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Losses and Tangents

The Mets last week lost a game started by Steven Matz, 25-4. Five days later, because Matz was injured, they started Corey Oswalt [1] in his place. Matz is out with a mild flexor pronator strain, a phrase known primarily to:

1) Medical professionals who treat mild flexor pronator strains;

2) Their patients who are diagnosed with mild flexor pronator strains;

3) Mets fans.

Oswalt pitched much better than Matz did last Tuesday. Oswalt also pitches much better than Jason Vargas any day of the week. Yet Oswalt is considered to start only when somebody is injured.

Despite Oswalt pitching well, the Mets lost, 5-4 [2]. That looks much better than 25-4, but it is still a loss. I wouldn’t discourage Oswalt from continuing to pitch well, nor the Mets from keeping their margins of defeat reasonable, but the real key to success for the team is not losing. This is a fundamental of baseball of which the Mets are likely aware, but given how infrequently they win, posting an occasional reminder seems necessary.

Congratulations to Austin Jackson [3] for homering and for having a name that encompasses two state capitals, the only Met ever to be able to say that. He’s also the only major leaguer ever to be able to say that, but I’m not concerned with everybody else’s minutiae [4], only ours. We’ve had Jacksons first-named Al, Roy Lee and Darrin, and we’ve had a Todd first-named Jackson. They all might have felt at home visiting the capital of Mississippi, but Texas is a whole other identity. Al Jackson, who hails from Waco, could tell you that.

The Al in Al Jackson is short for Alvin Jackson, and Nolan Ryan grew up in Alvin, Tex. Dallas Green was born in Newport, Del. Neither Dallas nor Newport is a state capital. Also, Al Jackson was commonly referred to as Little Al, and half of that can get you to Little Rock, Ark., not as long a schlep from Jackson, Miss, as it would be from Austin, Tex., “schlep” being a word I imagine doesn’t much come up in the region that encompasses those particular states. Maybe it drives down from New York to Delaware on its way to Florida for the winter.

As long as we’re on the subject, let’s hear it for Daryl Boston, Stanley Jefferson (City), Robert Carson (City), Ed Charles(ton) and the three Harrises — Lenny, Willie and Greg — who together at the next Mets alumni celebration could form their own little Harrisburg.

That’s absurd. The Mets celebrate their alumni less frequently than folks around Austin, Jackson and Little Rock say schlep. I’m guessing on the latter, but I’m confident of the former. On the off chance the Mets ever invite the Harrises back en masse, they should keep in mind that Greg A. Harris is ambidextrous and thus could enter the festivities from either dugout.

Where was I? Oh yeah, the Mets lost on Sunday. Wilmer Flores [5] ran the bases terribly as he usually does, but I don’t want to get on Wilmer today because today is Wilmer’s birthday. Happy birthday, Wilmer! The cake is over there…yeah, just go ahead…no, don’t hesitate…ah, never mind.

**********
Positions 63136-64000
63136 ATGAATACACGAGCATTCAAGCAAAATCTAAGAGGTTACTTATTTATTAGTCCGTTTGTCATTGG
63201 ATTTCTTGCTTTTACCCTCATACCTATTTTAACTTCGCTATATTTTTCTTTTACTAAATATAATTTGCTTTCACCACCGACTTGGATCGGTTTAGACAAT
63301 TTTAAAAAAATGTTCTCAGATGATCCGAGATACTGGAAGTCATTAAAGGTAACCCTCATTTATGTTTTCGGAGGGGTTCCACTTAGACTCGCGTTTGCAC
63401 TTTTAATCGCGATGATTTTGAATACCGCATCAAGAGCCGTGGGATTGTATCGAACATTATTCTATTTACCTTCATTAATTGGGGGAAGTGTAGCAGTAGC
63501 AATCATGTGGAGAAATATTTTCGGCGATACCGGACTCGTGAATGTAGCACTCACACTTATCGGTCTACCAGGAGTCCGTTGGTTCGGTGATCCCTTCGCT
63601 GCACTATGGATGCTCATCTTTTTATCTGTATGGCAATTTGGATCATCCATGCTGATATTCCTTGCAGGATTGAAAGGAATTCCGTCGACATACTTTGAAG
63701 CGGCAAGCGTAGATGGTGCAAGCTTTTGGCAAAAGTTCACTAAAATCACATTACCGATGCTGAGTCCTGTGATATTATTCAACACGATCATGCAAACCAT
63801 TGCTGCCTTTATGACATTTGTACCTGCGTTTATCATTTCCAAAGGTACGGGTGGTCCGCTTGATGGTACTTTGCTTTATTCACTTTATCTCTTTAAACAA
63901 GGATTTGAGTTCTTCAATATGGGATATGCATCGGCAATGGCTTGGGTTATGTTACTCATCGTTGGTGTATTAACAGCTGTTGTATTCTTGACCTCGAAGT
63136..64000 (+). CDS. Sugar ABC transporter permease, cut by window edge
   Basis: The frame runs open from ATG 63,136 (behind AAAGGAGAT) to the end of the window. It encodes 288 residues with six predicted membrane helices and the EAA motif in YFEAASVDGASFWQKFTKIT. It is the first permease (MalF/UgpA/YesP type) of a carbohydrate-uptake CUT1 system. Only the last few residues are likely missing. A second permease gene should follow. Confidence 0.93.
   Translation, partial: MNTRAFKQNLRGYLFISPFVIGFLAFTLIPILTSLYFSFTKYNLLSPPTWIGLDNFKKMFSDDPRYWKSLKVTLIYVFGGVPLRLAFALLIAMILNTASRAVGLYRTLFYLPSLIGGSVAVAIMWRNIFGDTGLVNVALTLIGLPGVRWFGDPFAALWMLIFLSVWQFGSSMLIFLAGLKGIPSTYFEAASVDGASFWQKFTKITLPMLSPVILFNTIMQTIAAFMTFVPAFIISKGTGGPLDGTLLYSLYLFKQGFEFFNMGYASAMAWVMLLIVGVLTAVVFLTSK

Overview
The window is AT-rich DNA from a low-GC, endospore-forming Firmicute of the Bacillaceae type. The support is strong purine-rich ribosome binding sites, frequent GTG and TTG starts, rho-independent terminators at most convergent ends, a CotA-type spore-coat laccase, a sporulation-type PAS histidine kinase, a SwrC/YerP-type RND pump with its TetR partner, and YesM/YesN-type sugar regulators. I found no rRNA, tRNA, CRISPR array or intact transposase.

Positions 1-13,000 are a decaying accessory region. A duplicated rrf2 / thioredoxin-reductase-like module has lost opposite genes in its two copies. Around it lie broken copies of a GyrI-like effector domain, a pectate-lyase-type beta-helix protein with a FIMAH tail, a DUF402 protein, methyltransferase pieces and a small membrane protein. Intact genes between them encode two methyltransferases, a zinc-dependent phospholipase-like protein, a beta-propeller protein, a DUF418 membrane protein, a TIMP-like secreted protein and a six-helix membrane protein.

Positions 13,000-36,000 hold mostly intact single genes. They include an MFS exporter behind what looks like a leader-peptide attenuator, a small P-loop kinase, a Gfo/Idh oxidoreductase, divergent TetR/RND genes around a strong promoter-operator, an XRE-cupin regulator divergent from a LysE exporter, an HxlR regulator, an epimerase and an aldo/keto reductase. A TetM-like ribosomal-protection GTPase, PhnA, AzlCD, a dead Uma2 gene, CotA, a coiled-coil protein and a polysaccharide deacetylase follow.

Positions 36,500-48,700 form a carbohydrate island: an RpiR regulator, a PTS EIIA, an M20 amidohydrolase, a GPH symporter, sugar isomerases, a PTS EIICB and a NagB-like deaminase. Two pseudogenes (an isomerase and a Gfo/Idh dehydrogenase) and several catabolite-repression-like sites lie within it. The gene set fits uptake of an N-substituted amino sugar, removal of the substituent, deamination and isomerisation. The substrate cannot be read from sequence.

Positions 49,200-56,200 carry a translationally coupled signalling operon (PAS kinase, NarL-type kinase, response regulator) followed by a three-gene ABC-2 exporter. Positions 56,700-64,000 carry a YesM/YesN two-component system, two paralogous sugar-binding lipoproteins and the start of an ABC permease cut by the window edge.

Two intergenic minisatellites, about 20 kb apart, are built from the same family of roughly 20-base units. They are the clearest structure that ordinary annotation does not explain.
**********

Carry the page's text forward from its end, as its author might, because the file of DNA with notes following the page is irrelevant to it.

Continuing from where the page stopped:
We love our birthday boy, but there was a lot of truth in that old Carnac bit:

“Longer hemlines, shorter haircuts and Wilmer Flores trying to take the extra base.”
“Longer hemlines, shorter haircuts and Wilmer Flores trying to take the extra base.”
“Name three things that are out this season.”

Judging by the vintage of that reference, Wilmer turns 77 rather than 27 today. Also judging by how Wilmer runs.

It’s not Mickey Callaway’s birthday, so I don’t feel badly pointing out he managed Sunday’s game badly. He demonstrates a Vargasish consistency in that respect. There was another of those situations in which he was duped by common sense when making a pitching change. The pitching change itself wasn’t the issue. Mickey didn’t wait for Brian Snitker to announce his pinch-hitter before making his move for Paul Sewald — St. Paul, should he be traded to Minnesota — to face Adam Duvall. You wait so you can force your counterpart to burn a player. Mickey doesn’t wait, so the other manager doesn’t have to burn anybody. Duvall stayed on the bench unburned, allowing Snitker to use him later at a time of his choosing.

Mickey will do all the self-immolating in these parts, thank you very much.

Maybe Mickey wants to show confidence in his pitchers by bringing them into the game as quickly as humanly possible. That’s not what he said later, though that would have been a more plausible explanation than what he did say, which was something about how he can’t worry about how a move he makes in one inning (in this case the seventh) might affect the game in a later inning (say the eighth or ninth). Managers are usually praised for their ability to simultaneously address the situation at hand while keeping in mind the consequences of situations that have yet to unfold. Actually, it’s kind of understood that’s an essential part of managing.

Mickey’s an innovator. He starts Jason Vargas every five days and expects something different to happen.

If the Mets had ever gotten Mike Lansing, I could have mentioned him earlier. But they never did. Devin Mesoarco also homered. I don’t think there’s a state capital with either of his names attached to it. Even if there was, it probably wouldn’t have helped Mickey, who reportedly will be back next season no matter how many games he lights on fire the rest of this season, manage the Mets to a win on Sunday. Little would.